- Open Access
Existence of positive solutions for a critical nonlinear Schrödinger equation with vanishing or coercive potentials
© Chen; licensee Springer 2013
- Received: 2 May 2013
- Accepted: 22 August 2013
- Published: 8 September 2013
In this paper we investigate the existence of positive solutions for the following nonlinear Schrödinger equation:
where and as with , , , and .
- semilinear Schrödinger equation
- vanishing or coercive potentials
By this definition, .
With respect to the functions V and K, we assume that
(A1) for every , and .
When , the potentials are vanishing at infinity and when , the potentials are coercive.
Equation (1.1) arises in various applications, such as chemotaxis, population genetics, chemical reactor theory and the study of standing wave solutions of certain nonlinear Schrödinger equations. Therefore, they have received growing attention in recent years (one can see, e.g., [1–6] and [7–10] for reference).
is well defined in E. And it is easy to check that Φ is a functional and the critical points of Φ are solutions of (1.1) in E.
In a recent paper , Alves and Souto proved that the space E can be embedded compactly into if and and Φ satisfies the Palais-Smale condition consequently. Then, by using the mountain pass theorem, they obtained a nontrivial solution for Eq. (1.1). Unfortunately, when , the embedding of E into is not compact and Φ no longer satisfies the Palais-Smale condition. Therefore, the ‘standard’ variational methods fail in this case. From this point of view, should be seen as a kind of critical exponent for Eq. (1.1). If the potentials V and K are restricted to the class of radially symmetric functions, ‘compactness’ of such a kind is regained and ‘standard’ variational approaches work (see  and ). However, this method does not seem to apply to the more general equation (1.1) where K and V are non-radially symmetric functions.
It is not easy to deal with Eq. (1.1) directly because there are no known approaches that can be used directly to overcome the difficulty brought by the loss of compactness. However, in this paper, through an interesting transformation, we find an equivalent equation for Eq. (1.1) (see Eq. (2.9) in Section 2). This equation has the advantages that its Palais-Smale sequence can be characterized precisely through the concentration-compactness principle (see Theorem 5.1), and it possesses partial compactness (see Corollary 5.8). By means of these advantages, a positive solution for this equivalent equation and then a corresponding positive solution for Eq. (1.1) are obtained.
Before stating our main result, we need to give some definitions.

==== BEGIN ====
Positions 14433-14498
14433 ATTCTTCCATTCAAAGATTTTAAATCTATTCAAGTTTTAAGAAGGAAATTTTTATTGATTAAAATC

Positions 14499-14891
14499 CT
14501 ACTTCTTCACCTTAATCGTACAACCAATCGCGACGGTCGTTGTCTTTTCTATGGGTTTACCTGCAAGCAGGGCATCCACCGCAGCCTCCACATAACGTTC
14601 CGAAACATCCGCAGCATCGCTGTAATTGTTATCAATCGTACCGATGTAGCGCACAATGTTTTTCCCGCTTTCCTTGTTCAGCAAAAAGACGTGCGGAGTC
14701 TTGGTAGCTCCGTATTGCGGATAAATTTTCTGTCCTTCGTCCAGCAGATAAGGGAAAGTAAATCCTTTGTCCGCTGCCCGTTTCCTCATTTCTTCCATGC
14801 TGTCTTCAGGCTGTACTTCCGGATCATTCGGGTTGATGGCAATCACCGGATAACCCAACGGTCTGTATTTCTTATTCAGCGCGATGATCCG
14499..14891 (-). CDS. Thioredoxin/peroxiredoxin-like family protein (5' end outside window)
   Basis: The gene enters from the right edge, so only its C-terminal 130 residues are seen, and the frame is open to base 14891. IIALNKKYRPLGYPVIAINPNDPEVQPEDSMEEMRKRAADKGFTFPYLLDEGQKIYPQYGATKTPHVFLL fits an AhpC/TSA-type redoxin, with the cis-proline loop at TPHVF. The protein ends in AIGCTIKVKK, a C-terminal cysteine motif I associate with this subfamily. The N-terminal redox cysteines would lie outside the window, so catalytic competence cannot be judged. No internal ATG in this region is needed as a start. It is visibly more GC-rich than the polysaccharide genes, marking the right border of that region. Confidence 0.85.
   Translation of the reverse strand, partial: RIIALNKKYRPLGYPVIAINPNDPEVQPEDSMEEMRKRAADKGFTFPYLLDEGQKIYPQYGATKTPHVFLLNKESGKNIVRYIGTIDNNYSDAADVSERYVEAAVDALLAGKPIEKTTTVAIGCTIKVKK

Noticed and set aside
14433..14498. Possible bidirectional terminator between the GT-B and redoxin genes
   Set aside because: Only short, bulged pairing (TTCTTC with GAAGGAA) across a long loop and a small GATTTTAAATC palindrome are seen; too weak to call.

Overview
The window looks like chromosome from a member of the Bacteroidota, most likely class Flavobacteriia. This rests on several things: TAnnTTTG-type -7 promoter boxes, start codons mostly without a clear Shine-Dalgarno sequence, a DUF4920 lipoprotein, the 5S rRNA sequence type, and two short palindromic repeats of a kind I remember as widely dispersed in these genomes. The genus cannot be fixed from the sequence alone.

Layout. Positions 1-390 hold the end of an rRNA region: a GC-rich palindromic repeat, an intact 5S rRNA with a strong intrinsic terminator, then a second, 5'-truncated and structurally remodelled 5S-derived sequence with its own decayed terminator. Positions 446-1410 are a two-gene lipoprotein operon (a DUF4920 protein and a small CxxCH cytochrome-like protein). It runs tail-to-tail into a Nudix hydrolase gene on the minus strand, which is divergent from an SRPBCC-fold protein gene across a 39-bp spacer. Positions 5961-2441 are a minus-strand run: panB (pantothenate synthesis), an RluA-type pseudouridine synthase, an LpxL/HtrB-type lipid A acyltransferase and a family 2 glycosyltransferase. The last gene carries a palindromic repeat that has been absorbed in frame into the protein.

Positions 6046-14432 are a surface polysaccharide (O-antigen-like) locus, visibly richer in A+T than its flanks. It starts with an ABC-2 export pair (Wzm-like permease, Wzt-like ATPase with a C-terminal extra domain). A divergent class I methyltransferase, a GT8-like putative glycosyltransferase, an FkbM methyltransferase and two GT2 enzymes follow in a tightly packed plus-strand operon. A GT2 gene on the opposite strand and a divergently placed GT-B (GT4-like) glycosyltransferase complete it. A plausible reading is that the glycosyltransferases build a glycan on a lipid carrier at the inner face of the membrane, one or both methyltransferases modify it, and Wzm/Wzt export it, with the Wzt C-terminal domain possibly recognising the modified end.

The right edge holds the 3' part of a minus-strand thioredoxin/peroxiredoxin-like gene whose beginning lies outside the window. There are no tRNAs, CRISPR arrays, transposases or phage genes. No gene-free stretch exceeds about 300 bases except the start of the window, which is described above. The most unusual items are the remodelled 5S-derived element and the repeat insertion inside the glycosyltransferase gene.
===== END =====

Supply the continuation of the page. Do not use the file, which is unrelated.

We denote this infimum by .
Our main result reads as follows.
then Eq. (1.1) has a positive solution .
This implies that (1.10) is satisfied if ϵ is chosen such that .
We use to mean as .
This completes the proof. □
This theorem implies that the problem of looking for solutions of (1.1) can be reduced to a problem of looking for solutions of (2.9).
The following inequality is a variant Hardy inequality.
Then the desired result of this lemma follows from (3.4), (3.8) and (3.9) immediately. □
and the critical points of J are nonnegative solutions of (2.9).
is independent of with .
Proof In this proof, we always view a vector in as a matrix, and we use to denote the conjugate matrix of a matrix A.
By (4.5), (4.7) and (4.8), we get that . This together with (4.5) leads to the result of this lemma. □
Since the infimum (4.4) is independent of with , we denote it by S.
Lemma 4.2 Let be the infimum in (1.9). Then .
and the critical points of this functional are solutions of (4.9).
This together with (4.14) yields the result of this lemma. □
Recall that J is the functional defined by (3.16). By a sequence of J, we mean a sequence such that and in as , where denotes the dual space of . J is called satisfying the condition if every sequence of J contains a convergent subsequence in .
Our main result in this section reads as follows.
, , , ,
This theorem gives a precise representation of the sequence for the functional J. Through it, partial compactness for J can be regained (see Corollary 5.8).
To prove this theorem, we need some lemmas. Our proof of this theorem is inspired by the proof of [, Theorem 8.4].
It follows that . Now let .
Let . Then we get the desired result of this lemma. □
then in .
Therefore, . Now let . □
One can follow the proof of [, Lemma 8.1] step by step and use Lemma 5.2 to give the proof of this lemma.
is bounded in ,
a.e. on , then
The left proof is the same as the proof of [, Lemma 1.32]. □
- (2)Lemma 5.5 implies(5.5)
- (3)Since in and , it is easy to verify that . For ,(5.6)
Combining (5.6) and (5.7) leads to . Then, by in and , we obtain that in . □
- (1)Since in , it is clear that
- (2)For any ,(5.8)